This is How Credit Card Minimum Payments Keep You in Debt
We’re going to make a bold statement here. Ready? An £80 pair of shoes shouldn’t cost £95. Disagree? Then you might be a credit card company. While it might strike you as obvious that purchases shouldn’t cost you more than the sticker price, the truth is that they often do, and that’s thanks to credit card interest.
Depending on how you pay off your credit card balance, interest can end up costing you significant cash in the long term, and even keep you in debt for decades. Here, we’ll dive into credit card minimum payments, explain how paying the minimum keeps you in debt longer, and what you can do to stop this cycle. Ready?
What are Credit Card Minimum Payments?
A credit card minimum payment is the lowest amount of money that you have to pay to your credit card company or bank each month to keep your account in good standing. Your minimum payment is typically a percentage of your outstanding balance, and it's calculated based on the terms and conditions set by your credit card company.
How is a Minimum Payment Calculated?
Your minimum payment is usually a small percentage (typically ranging between 1-3%) of your total outstanding credit card balance at the end of the billing cycle. It’s also not uncommon for credit card companies to have a fixed minimum payment amount, such as £25.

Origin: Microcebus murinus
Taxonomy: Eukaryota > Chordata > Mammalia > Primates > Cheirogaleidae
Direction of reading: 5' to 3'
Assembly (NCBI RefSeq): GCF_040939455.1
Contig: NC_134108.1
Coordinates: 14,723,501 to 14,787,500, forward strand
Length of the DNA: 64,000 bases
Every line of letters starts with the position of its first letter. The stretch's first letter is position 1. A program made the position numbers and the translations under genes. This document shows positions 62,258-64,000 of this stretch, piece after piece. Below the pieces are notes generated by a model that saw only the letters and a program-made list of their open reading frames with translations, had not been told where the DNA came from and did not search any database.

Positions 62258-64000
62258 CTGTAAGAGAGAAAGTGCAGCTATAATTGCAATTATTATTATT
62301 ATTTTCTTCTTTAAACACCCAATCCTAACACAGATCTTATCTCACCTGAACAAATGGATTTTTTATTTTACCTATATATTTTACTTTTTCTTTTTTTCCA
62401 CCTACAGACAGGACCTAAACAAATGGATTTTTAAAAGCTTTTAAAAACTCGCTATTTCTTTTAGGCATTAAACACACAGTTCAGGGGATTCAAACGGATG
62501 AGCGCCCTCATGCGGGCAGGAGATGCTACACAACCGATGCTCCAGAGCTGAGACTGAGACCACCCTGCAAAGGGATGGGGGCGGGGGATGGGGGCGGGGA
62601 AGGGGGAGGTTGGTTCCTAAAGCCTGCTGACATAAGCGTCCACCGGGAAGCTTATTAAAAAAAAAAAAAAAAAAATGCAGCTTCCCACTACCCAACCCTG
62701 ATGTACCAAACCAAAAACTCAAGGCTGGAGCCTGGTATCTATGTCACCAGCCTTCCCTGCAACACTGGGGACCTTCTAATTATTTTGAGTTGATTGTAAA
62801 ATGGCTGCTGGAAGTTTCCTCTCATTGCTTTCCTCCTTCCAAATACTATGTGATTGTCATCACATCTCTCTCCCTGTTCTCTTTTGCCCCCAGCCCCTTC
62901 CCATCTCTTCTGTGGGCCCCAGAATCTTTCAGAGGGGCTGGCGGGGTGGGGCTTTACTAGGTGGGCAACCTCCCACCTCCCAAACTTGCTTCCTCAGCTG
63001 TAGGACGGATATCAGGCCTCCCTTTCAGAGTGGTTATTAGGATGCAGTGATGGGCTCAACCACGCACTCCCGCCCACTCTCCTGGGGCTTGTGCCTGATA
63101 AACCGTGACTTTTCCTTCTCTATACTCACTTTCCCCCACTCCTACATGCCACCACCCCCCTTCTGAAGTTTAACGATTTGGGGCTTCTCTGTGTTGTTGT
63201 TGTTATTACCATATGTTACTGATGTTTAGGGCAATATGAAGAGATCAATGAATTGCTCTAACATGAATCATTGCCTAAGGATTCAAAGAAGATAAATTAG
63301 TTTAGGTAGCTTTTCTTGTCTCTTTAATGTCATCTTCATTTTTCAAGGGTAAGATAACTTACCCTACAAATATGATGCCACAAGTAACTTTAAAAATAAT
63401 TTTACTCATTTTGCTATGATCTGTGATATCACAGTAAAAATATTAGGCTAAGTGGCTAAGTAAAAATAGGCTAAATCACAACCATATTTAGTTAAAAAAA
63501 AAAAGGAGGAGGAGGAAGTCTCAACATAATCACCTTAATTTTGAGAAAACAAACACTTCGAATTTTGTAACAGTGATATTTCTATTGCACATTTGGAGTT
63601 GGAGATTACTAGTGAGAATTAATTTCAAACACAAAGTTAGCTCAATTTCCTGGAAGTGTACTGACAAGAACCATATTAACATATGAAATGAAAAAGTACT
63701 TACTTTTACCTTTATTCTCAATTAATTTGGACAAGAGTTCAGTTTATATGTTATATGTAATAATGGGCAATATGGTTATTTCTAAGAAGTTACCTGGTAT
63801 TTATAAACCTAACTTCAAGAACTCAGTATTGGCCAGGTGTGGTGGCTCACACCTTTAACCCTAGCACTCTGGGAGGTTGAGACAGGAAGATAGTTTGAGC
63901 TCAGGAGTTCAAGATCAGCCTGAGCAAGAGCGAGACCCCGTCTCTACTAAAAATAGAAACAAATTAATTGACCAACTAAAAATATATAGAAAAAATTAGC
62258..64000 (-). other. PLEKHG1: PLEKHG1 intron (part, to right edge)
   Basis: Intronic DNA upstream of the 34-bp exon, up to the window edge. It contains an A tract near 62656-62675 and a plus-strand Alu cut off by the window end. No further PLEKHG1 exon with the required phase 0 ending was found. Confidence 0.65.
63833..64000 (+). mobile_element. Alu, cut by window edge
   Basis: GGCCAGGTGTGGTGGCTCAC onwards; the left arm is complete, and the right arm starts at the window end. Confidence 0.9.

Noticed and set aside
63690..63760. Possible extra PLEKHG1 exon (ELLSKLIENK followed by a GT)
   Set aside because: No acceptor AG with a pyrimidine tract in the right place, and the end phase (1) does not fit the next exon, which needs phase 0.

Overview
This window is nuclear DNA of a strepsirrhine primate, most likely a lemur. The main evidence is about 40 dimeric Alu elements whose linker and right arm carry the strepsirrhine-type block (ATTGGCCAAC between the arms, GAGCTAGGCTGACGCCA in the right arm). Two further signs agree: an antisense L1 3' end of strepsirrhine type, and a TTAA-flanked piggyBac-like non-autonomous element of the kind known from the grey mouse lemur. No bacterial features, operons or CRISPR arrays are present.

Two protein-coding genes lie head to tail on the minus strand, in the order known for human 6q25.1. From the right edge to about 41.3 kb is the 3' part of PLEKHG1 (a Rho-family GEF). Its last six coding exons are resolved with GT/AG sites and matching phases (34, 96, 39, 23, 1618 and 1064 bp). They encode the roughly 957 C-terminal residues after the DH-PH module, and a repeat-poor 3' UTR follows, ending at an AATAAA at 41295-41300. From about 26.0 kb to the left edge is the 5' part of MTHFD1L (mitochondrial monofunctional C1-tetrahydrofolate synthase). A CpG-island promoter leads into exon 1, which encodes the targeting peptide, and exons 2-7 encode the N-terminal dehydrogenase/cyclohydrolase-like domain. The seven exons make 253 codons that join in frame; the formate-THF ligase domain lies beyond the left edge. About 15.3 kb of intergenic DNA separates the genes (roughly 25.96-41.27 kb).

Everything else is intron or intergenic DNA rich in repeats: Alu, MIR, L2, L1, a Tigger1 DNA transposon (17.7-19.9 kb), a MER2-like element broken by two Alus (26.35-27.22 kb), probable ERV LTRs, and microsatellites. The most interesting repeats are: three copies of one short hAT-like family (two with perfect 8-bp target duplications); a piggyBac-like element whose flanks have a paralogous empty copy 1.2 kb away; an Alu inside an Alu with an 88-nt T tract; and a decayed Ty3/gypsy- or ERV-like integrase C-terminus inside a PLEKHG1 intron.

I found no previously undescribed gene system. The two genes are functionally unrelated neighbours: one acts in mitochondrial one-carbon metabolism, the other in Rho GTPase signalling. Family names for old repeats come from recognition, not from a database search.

What Happens if You Only Pay the Minimum on Your Credit Cards?
Making the minimum payment is critical for avoiding late fees and maintaining your credit score, but it can also lead to long-term financial consequences and keep you in debt longer. In fact, according to The Money Charity, it would take over 26 years of minimum monthly payments to pay off a credit card on the average interest rate.
Here, we’ll take a closer look at what happens if you only pay the minimum on your credit card.
1. You’ll Maintain or Even Build Your Credit Score…
There are good things about making the minimum payment. Payment history is one of the most important factors influencing your credit score. A single missed payment can significantly damage your credit score and be visible on your credit report for as long as six years.
A low minimum payment can help you make timely payments and keep your credit in good standing. If you’re just starting the credit-building journey, making the minimum payment can demonstrate your reliability to banks and credit card companies, and even give your credit score a boost.
2. …But Interest on Your Credit Card Balance Will Swell Rapidly
If you only make the minimum payment, you’ll be carrying a balance on your credit card from month to month. Credit card companies can charge interest on that balance. If you don’t pay it off in full, you could quickly find yourself in a situation where the amount of interest you owe is greater than your actual balance.